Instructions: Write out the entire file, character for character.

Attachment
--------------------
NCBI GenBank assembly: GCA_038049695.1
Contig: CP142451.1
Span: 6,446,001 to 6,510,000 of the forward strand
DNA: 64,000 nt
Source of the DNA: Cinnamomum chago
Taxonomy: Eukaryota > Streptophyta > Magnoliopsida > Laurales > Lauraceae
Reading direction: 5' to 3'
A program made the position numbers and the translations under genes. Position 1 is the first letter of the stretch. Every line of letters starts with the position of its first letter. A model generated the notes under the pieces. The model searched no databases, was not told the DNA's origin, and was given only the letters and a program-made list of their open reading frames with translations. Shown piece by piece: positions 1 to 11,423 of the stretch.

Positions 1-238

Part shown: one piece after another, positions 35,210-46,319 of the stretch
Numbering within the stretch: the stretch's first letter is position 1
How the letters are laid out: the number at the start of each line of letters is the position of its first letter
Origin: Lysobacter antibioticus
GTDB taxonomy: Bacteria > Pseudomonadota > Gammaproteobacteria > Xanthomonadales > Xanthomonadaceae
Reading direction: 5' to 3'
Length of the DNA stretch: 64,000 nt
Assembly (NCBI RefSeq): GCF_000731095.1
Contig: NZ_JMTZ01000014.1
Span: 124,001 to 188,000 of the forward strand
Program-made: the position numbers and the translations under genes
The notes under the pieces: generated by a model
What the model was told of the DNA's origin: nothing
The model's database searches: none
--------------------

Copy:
NCBI GenBank assembly: GCA_038049695.1
Contig: CP142451.1
Span: 6,446,001 to 6,510,000 of the forward strand
DNA: 64,000 nt
Source of the DNA: Cinnamomum chago
Taxonomy: Eukaryota > Streptophyta > Magnoliopsida > Laurales > Lauraceae
Reading direction: 5' to 3'
A program made the position numbers and the translations under genes. Position 1 is the first letter of the stretch. Every line of letters starts with the position of its first letter. A model generated the notes under the pieces. The model searched no databases, was not told the DNA's origin, and was given only the letters and a program-made list of their open reading frames with translations. Shown piece by piece: positions 1 to 11,423 of the stretch.

Positions 1-238

Part shown: one piece after another, positions 35,210-46,319 of the stretch
Numbering within the stretch: the stretch's first letter is position 1
How the letters are laid out: the number at the start of each line of letters is the position of its first letter
Origin: Lysobacter antibioticus
GTDB taxonomy: Bacteria > Pseudomonadota > Gammaproteobacteria > Xanthomonadales > Xanthomonadaceae
Reading direction: 5' to 3'
Length of the DNA stretch: 64,000 nt
Assembly (NCBI RefSeq): GCF_000731095.1
Contig: NZ_JMTZ01000014.1
Span: 124,001 to 188,000 of the forward strand
Program-made: the position numbers and the translations under genes
The notes under the pieces: generated by a model
What the model was told of the DNA's origin: nothing
The model's database searches: none